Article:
So, in a real and tangible sense, the rapid gadget evolution of the past fifteen years is exemplary of America moving forward. But, statistics aside, what we consider “standard” technology today fantastically and simultaneously indulges the twin desires of having a self-created image and a hazy here-and-now. I don’t think that any invention has ever allowed people to live out a future-oriented mentality to the extent of the smart phone.

The self-created image is pretty commonly discussed. There are probably dozens of articles out there dealing with this issue. Thanks to social media outlets, even the most boring, creepy loser can make himself seem fun and interesting with the right filter or status updates. The loneliest, most insecure misfit can make herself seem bubbly and well-liked with a few well-timed group selfies and humorously self-deprecating “forever alone” posts. Everyone gets to be his or her own spin doctor. This is how catfishing happens, this is how pedophilia flourishes, this contributes to teen suicides that crop up so unexpectedly, this is how less social media-savvy people start to feel terrible about themselves. Real people hide behind the Elusive Carefree Cool Person. The saying still holds: your reputation precedes you. But in this case, your reputation exists on the social media accounts that you yourself monitor. I think that this is why realness and authenticity in real life are so rare – if I realize the funny thing I said in real life was really dumb, I can’t unsay it; but I can if I just post it on Facebook. Dumb jokes are endearing, and I hate that people have forgotten that.

That’s part of the reason I really don’t want a smart phone. I don’t want something that will make it easier for me to perpetuate the ideas I have of myself. It’s good to have healthy self-knowledge, and I think I do, but I also like seeing myself through other people’s eyes. I want people to make discoveries about me as they get to know me. I don’t want them to be confused because something that they’re learning to be true about me, face-to-face, contradicts something I portrayed myself as on an app or a website. Social media makes it easy to say that our biggest flaw is being awkward, or something safe like that. Oh, if only. I don’t want to be friends or lovers with someone who believes that that could be my biggest flaw, even on day one, because it’s not. I want to spend my time with people who come to see my faults, which I’m too ashamed to list here because they’re so much more destructive than “awkwardness,” and know how to call me out on them in constructive ways and help me be better. If you only know social media me, you can’t help me be better because social media me is one big, fat, overgrown ego who recoils at criticism and is enraged that anything about the image I created for myself is imperfect.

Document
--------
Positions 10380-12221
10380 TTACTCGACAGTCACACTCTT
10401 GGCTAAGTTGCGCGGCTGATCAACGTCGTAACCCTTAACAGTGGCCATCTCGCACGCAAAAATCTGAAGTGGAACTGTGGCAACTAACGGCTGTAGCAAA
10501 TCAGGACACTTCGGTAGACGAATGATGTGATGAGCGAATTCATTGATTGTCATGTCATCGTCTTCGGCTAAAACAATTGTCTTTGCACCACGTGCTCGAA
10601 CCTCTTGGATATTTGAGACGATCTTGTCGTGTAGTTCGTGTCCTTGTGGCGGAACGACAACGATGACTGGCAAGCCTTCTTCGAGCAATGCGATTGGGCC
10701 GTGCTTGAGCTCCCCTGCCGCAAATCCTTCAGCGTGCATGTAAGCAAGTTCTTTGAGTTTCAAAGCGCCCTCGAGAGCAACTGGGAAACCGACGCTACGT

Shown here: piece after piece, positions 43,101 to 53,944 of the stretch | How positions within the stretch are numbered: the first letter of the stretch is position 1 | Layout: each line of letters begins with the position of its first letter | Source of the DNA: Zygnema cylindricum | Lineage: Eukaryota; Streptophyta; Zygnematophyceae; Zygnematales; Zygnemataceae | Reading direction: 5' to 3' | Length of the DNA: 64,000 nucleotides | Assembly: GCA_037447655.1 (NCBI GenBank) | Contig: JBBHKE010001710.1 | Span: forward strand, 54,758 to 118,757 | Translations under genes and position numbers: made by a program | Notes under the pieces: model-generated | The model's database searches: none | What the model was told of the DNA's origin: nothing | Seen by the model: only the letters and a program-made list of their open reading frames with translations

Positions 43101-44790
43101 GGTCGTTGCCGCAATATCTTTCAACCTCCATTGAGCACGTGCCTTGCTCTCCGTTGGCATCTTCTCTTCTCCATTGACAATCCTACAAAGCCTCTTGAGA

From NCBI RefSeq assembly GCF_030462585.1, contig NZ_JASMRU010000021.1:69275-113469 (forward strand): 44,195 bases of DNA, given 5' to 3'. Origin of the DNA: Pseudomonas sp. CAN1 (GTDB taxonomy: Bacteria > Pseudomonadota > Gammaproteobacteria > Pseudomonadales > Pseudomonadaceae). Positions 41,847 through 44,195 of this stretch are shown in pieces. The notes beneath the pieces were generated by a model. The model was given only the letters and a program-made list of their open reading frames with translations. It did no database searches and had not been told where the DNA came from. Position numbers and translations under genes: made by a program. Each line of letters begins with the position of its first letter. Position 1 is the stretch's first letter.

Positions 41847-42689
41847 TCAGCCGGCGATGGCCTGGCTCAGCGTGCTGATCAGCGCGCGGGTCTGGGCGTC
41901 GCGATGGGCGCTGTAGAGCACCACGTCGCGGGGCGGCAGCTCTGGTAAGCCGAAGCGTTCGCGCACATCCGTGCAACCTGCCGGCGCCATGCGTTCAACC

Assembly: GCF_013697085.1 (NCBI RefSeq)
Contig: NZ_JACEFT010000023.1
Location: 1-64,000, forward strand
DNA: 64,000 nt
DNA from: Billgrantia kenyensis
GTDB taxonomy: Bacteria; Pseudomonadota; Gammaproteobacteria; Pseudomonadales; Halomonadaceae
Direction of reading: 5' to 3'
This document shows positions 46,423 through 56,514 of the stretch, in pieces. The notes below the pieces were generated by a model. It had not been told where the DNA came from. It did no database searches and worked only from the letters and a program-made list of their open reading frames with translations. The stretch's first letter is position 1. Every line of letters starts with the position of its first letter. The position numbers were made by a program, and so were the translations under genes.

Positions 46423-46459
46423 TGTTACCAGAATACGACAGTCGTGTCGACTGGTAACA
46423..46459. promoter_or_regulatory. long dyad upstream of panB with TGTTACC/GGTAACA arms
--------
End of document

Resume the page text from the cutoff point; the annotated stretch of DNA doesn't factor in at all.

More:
The other, bigger reason that I’ll stick to my slider phone is that I love that my here-and-nows are here-and-now. If I’m presented with something beautiful – a meal, a skyline, a sunset – I’ll remember it. If it was beautiful enough to share, I’ll tell someone in person, and the moment will be beautiful to them too because it has the stamp of my perceptions and it’s experienced through the cadence of my voice. It becomes a memory of the beauty that has passed and of our relationship that endures. I never want to run the risk of creating beautiful moments, I want them to happen to me; to thrill and surprise me and startle me with how suddenly they tumble down. Magic never gets lost in reminiscence. I like remembering things, and I like memorizing things. I had this professor(an older man, I’ll guess he’s around 70) who had almost every single Emily Dickinson poem memorized, not to mention whole paragraphs of dozens of other novels, whole chapters of scripture, and who knows what else. People who have so much committed to memory are becoming increasingly rare, which makes me sad.I want to have beauty like that in my brain. I don’t want to rely on a little box in my pocket to pull it up for me when I want it.